the other night, while holding up the badge of George
Howard..."Some will remember an image of a
fire or story or rescue. Some will carry memories
of a face and a voice, gone forever. And I will
carry this. It is the police shield of a man named
George Howard who died at the World Trade Center
trying to save others. It was given to me by his
mom, Arlene, as a proud memorial to her son. It
is my reminder of lives that ended and a task that
does not end."
Arlene Howard met President Bush at the Jacob Javits
Convention Center. He took her hand in an effort
to comfort her. It was then Arlene presented him
with the badge. George was only 44 years old, and,
although I didn't know George personally, someday
I will. When we are together in heaven, I will shake
his hand and say "thank you" for your
sacrifice. You and many other wonderful people are
responsible for guaranteeing our freedom.
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The untimely death of Holly Horton a year ago saddened
our hearts. She was a very spirited person who enjoyed
life and enriched those she touched with unselfish commitment.
Holly was instrumental in bringing Hicksville High School
together again just prior to a mega reunion that was
attended by a wide variety of alumni last September.
Holly authored a mailing list that she put onto a website.
Her updates of names and addresses were eagerly anticipated
and were augmented with tidbits of trivia that was the
result of feedback from others. She put up special photographs
that we all enjoyed. That effort united a wide bracket
of HHS students. She did this because she wanted to
give back special moments to others by providing a source
that could be accessed by all of us.
The only thing missing from that reunion was Holly herself
who looked forward, with obvious anticipation, at the
prospect of seeing some old friends and sharing remembrances
of times past. It was several days prior to the reunion
when an uncontrollable asthma attack ended her life;
a tragedy in itself for a person who battled this malady
all her life just to survive.
A fitting way to pay respect to Holly was to continue
what she started. That challenge was accepted by Pat
Koziuk Driscoll (Class of 1956) and Linda Piccerelli
Hayden (Class of 1960). They have done this out of respect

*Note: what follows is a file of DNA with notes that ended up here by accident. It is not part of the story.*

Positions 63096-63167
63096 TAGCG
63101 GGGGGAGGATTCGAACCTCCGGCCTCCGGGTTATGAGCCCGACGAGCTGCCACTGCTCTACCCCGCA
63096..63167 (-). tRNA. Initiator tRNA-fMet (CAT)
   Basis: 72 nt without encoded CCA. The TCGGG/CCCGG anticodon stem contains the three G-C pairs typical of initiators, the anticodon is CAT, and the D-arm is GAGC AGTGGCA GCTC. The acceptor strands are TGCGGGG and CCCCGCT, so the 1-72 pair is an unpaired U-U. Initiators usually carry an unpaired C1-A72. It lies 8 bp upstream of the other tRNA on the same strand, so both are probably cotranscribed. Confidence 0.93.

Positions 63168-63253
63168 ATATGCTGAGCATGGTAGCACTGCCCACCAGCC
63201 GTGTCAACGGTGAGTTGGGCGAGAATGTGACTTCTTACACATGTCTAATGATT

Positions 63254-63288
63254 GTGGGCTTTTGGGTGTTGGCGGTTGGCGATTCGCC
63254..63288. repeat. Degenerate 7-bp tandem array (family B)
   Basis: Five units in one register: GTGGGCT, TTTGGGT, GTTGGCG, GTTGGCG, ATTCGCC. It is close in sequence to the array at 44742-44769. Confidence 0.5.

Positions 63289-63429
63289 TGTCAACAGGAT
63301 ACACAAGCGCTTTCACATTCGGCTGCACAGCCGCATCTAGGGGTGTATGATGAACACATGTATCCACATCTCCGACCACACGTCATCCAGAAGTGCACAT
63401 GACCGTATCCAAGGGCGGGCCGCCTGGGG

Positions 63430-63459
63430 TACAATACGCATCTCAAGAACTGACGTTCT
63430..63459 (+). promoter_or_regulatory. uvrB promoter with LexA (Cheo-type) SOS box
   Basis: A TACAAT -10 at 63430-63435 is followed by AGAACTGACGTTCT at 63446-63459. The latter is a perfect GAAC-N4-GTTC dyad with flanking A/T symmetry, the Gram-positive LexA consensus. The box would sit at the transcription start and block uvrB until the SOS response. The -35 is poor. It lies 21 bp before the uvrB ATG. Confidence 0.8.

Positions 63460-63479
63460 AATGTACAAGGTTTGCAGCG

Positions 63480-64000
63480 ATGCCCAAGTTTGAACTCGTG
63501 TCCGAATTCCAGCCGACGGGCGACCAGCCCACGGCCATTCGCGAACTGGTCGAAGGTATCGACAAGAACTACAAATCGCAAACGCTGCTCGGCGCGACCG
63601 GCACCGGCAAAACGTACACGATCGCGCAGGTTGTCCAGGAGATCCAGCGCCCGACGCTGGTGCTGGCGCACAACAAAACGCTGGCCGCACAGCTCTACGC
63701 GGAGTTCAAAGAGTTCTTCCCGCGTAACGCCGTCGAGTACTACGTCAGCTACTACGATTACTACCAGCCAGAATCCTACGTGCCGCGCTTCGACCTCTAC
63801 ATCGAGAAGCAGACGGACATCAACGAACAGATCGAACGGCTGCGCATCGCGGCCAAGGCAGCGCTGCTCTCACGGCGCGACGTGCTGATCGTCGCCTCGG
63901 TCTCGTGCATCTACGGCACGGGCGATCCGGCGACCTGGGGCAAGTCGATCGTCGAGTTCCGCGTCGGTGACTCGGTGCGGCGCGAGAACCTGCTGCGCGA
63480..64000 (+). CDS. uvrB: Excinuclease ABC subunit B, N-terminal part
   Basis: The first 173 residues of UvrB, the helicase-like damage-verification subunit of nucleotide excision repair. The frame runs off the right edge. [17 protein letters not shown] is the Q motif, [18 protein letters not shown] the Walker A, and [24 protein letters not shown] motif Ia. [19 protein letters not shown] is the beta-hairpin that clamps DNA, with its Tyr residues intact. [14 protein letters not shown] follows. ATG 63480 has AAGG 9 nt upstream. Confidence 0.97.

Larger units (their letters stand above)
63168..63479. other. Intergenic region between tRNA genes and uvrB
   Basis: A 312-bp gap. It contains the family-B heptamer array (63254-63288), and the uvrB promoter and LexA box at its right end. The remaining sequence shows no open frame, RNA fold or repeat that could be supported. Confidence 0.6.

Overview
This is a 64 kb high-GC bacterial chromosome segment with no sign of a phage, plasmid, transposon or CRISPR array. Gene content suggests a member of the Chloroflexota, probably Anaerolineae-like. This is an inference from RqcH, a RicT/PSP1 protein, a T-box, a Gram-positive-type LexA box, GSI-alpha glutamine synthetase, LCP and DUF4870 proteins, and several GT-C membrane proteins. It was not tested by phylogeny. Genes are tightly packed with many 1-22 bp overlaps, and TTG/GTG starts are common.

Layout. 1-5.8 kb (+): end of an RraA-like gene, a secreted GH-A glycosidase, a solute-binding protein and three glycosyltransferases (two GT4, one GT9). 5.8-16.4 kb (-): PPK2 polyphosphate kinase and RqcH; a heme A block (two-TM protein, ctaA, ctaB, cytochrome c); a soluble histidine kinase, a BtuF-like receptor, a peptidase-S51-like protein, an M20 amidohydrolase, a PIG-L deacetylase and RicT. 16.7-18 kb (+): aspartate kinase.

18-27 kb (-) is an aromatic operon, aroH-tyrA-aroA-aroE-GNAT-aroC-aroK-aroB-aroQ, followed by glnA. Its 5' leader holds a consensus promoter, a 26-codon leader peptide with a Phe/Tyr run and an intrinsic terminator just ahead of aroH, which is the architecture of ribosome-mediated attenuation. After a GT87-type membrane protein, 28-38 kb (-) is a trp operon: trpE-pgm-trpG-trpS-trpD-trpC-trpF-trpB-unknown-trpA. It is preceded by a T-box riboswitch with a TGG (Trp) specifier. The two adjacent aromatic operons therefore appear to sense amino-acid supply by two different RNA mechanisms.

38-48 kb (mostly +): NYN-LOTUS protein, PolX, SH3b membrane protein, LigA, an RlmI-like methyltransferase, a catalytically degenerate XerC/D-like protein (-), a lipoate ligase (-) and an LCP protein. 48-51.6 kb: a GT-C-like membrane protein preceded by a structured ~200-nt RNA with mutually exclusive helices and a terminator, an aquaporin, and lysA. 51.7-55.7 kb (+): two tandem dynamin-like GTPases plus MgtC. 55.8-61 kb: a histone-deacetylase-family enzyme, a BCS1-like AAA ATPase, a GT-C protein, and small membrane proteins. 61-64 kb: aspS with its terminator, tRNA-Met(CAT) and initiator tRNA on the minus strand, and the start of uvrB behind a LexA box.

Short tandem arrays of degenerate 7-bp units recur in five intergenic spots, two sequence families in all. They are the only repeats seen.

for Holly but also because they see the enjoyment others
realize from their effort. It's a way to introduce coming
events; such as reunions for various classes. It's an
avenue for contacting friends and sharing information
that we all treasure. We have the capacity to put up
pictures at various web sites for all of us to enjoy.
In other words, the newsletter is a perfect vehicle
for keeping people apprised of "what's happening!"
I want to personally say 'THANKS" to Pat and Linda
for all that you do for me and for the alumni of Hicksville
Bob Casale, Class of 1961
p.p.s. I have been chosen to initiate a monthly project
where we would like to select an individual from any
class and do a sketch of what has happened these past
40 years...30 years...20 years. All of you...if you
know of someone in any class who has distinguished themselves,
please submit their name and we will contact them and
ask permission to do a sketch on them!!!
There is one other request...If you have a yearbook
from your particular class, and have the capacity to
scan pictures from that yearbook, please let us know.
We have an idea that we would like to start in a subsequent
newsletter. Just let us know if you can scan and transmit
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The Movie: Let the Good Times Roll
Many thanks to Walter Schmidt - 1965 for the information
he provided on the above movie. Walter ran into one
of the "guys" that played a "hood type"
in front of the high school, at London's Heathrow Airport.
This is the info on the movie;
Let the Good Times Roll - Release Year 1973
Cast; Chuck Berry, Little Richard, Fats Domino, Chubby
Checker, Bob Diddley, Shirelles
Directors; Robert Abel & Sid Levin
Running Time; 99 minutes
A rock documentary, Let the Good Times Roll combines
film clips from the 1950's with footage from a rock
& roll revival show filmed in the early '70s. The
Coasters jive their way through "Charlie Brown",
Chuck Berry trading licks with Bo Diddley on a killer
version of "Johnny B. Goode".
One of the few movies about '50s Rock that well and
truly rocks. Let the Good Times Roll is a movie to play
loud. Hopefully, in next months issue I will be able
to provide information on how to obtain a copy of the
movie and a price.